IMO we should try and avoid synchronization in the UMD, especially since these values are read on every request.

            The advantage of option 1 is that we take the penalty of initialization only on service startup, and we no longer have to worry about thread safety. Also, the classloader problems are no longer an issue.

            -Jason

            • 3. Re: Thread Safety Issues With UnifiedMetaDataModel
              Thomas Diesler Master

              Lets not bee too academic about this. If I understand correctly, we are talking about the situation when an endpoint is started and more than one client make the initial request. Then and only then we can have a possible race condition that both client request initialize some of the UMDM properties lazily.

              We should not ignore this unlikely case, however data integrity should be our only concern - not that the work is possibly be done twice.

              i.e.

              A class property is not critical, a collection property should not get initialized with more items than it should.

              In that light is it realy necessary to synchronize anything?

              • 4. Re: Thread Safety Issues With UnifiedMetaDataModel
                Jason Greene Master

                Yes without synchronization the class properties are safe, and the performance cost of a collision is minimal. The collection properties are not thread safe, and have a strong potential for corruption. The reason this can happen has to do with instruction ordering optimizations that the jvm can/will perform in a thread. The scenario of concern is when the collection is assigned to the instance field *before* it is initialized. Even though the code has this happening as the last step, the optimizer is free to do this first. So a null check performed by another thread would fail in this scenario.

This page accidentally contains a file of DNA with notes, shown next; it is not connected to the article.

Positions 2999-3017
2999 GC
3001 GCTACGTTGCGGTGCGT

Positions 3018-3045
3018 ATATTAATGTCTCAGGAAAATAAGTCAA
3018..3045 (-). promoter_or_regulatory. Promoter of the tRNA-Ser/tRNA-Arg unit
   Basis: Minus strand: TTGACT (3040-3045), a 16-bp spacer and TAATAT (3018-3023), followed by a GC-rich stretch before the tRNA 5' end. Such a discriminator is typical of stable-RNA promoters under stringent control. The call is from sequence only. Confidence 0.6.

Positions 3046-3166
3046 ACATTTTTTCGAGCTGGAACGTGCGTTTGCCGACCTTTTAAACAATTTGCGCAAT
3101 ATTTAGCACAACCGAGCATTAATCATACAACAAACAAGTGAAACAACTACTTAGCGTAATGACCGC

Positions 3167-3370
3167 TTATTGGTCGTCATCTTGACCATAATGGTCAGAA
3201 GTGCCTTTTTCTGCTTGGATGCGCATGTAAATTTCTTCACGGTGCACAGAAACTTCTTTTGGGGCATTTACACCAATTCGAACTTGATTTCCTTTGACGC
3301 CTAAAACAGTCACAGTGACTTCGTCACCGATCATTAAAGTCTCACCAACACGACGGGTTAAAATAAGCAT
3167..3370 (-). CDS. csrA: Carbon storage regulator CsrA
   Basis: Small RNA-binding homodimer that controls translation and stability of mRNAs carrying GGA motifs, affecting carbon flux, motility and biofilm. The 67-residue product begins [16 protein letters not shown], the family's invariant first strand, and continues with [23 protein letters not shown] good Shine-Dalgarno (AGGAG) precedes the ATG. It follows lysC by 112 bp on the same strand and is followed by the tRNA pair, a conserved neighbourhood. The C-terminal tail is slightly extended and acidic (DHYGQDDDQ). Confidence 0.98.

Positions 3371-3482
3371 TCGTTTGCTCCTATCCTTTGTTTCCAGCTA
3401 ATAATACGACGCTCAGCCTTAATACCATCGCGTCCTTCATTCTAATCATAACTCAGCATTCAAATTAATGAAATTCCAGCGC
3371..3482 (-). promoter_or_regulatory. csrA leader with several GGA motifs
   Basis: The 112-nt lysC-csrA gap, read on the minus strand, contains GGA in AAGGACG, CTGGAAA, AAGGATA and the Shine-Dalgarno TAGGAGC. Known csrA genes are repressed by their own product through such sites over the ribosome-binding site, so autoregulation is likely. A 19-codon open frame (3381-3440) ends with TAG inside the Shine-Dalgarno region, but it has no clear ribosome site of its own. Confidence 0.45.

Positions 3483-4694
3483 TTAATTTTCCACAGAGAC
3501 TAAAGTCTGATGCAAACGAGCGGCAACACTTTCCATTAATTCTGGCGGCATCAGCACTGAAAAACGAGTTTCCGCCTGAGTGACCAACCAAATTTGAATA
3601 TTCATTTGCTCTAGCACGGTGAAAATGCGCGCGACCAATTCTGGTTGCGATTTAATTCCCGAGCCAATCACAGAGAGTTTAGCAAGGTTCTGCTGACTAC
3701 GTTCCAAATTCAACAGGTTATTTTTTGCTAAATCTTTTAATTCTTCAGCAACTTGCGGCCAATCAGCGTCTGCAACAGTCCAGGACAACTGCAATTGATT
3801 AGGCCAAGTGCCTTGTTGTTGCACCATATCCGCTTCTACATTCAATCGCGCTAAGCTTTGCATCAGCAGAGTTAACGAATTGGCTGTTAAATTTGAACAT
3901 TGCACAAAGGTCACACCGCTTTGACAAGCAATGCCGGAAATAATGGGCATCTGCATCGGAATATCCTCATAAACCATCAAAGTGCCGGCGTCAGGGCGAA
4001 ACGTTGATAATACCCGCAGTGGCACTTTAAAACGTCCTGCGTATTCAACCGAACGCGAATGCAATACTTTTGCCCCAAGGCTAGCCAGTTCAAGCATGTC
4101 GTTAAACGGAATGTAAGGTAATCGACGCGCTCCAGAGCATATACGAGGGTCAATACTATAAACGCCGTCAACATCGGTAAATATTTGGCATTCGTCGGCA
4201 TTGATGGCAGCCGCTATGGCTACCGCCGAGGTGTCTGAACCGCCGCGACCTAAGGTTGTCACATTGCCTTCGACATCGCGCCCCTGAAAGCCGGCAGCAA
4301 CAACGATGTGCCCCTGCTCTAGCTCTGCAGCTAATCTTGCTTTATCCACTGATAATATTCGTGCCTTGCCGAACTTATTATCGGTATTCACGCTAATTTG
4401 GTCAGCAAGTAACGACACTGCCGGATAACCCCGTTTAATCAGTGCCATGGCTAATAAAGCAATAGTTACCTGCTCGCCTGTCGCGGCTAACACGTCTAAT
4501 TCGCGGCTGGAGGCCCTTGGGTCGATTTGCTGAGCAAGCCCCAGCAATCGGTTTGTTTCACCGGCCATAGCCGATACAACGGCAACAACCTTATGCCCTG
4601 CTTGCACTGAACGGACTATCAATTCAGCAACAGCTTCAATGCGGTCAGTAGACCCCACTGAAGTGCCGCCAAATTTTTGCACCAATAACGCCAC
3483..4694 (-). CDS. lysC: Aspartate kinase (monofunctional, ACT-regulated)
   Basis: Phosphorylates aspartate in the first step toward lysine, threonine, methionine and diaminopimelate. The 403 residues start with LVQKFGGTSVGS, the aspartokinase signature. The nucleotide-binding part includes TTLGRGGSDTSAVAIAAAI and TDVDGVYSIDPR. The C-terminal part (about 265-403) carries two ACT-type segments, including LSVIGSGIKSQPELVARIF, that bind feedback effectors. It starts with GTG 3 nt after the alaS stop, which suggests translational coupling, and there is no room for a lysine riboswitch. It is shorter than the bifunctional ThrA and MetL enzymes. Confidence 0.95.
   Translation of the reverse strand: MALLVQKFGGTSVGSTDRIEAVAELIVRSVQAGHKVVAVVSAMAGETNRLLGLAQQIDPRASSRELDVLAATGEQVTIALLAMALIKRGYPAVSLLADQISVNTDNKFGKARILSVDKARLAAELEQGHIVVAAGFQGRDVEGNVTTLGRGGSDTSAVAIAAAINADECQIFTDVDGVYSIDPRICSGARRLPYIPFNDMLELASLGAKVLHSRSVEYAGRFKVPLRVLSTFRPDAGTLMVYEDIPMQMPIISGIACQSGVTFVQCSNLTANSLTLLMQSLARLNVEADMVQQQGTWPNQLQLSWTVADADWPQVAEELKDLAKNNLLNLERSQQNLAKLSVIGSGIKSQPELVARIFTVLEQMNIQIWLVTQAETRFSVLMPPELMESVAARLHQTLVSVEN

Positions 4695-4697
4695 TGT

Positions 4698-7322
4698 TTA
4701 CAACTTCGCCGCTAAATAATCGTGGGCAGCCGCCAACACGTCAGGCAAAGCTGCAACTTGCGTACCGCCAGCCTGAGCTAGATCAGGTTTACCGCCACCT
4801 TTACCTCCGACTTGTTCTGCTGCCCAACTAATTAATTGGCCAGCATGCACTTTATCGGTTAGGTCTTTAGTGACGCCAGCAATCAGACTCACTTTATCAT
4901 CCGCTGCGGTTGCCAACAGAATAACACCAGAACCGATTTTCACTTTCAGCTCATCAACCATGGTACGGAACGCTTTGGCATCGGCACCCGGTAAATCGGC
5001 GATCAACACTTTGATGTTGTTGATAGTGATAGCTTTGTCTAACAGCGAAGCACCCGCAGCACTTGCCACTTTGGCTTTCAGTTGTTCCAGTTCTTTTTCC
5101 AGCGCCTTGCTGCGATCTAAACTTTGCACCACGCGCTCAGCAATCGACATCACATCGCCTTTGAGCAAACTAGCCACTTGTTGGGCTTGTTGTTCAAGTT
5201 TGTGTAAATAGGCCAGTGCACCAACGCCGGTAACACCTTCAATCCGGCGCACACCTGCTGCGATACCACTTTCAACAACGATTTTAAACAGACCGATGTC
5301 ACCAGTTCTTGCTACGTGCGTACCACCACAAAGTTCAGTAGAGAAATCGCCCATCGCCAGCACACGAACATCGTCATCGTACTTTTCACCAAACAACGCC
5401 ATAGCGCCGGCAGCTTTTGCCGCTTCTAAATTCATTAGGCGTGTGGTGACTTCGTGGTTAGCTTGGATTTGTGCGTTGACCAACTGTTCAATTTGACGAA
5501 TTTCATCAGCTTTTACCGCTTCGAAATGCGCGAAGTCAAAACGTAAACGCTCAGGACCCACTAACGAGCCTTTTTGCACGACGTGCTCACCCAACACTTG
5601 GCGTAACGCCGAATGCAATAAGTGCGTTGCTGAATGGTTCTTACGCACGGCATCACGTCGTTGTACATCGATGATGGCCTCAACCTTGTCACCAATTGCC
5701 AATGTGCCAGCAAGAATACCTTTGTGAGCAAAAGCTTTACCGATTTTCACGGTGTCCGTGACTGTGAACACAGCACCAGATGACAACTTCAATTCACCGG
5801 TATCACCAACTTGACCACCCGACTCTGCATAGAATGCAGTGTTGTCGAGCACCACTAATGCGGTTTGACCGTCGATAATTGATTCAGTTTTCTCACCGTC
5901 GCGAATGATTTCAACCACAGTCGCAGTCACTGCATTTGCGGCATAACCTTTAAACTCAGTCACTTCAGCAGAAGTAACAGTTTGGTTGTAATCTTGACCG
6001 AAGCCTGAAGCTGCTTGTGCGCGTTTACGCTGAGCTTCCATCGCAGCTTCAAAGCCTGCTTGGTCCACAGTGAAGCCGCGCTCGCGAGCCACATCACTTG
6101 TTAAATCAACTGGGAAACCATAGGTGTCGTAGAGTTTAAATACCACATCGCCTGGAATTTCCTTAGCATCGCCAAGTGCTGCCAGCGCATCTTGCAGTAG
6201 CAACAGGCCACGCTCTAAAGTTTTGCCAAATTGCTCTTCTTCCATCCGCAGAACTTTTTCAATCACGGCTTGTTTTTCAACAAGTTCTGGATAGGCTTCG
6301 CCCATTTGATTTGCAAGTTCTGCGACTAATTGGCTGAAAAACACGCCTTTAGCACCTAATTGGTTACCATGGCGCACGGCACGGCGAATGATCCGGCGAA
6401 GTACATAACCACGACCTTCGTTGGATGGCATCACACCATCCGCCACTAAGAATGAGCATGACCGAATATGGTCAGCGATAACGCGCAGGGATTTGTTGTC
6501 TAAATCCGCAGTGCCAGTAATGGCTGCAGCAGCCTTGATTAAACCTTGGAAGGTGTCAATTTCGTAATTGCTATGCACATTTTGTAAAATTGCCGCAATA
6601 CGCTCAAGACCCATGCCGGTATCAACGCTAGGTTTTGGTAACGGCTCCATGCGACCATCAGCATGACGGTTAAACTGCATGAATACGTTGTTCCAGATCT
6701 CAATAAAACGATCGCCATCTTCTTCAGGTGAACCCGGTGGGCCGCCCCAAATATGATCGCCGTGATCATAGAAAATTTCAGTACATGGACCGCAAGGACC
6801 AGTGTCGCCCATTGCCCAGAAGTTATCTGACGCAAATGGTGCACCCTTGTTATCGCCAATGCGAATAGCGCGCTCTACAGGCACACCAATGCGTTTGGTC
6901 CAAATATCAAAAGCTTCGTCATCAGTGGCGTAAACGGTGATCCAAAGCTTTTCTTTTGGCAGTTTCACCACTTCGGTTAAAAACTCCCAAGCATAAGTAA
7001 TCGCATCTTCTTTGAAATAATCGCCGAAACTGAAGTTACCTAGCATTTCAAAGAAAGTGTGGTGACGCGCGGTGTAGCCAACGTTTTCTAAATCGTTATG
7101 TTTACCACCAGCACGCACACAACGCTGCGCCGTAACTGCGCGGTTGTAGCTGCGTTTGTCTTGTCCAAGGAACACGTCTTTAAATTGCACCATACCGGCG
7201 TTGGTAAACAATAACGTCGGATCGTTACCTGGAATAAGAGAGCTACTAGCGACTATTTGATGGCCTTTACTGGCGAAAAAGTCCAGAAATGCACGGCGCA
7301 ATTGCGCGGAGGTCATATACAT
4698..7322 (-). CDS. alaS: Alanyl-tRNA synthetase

Practically this means if two requests hit an endpoint at the same time, there is a chance that one of the threads will receive an incomplete collection.

                The main reason I brought this up is to address our contract of the UMD as it pertains to thread safety. Besides fixing the existing collection access from Paramater.getWrappedParameters(), I have an instance where I would like to make use of the wrapper type generation that I put in place for tools in the JSR-181 deployer, and this code needs to happen in a thread safe manner (cglib can not be accessed in multiple threads). My plan is to place this initialization step in endpoint start() since the correct classloader is available and it's thread safe. This got me to thinking maybee we should be eageraly initializing everything else at this point (instead of having some things initialized lazily within the UMD, and some external).

                IMO, No matter the solution we do need to establish and document the contract for the UMD since it is shared between threads, and it will help future contributors be aware of its correct use.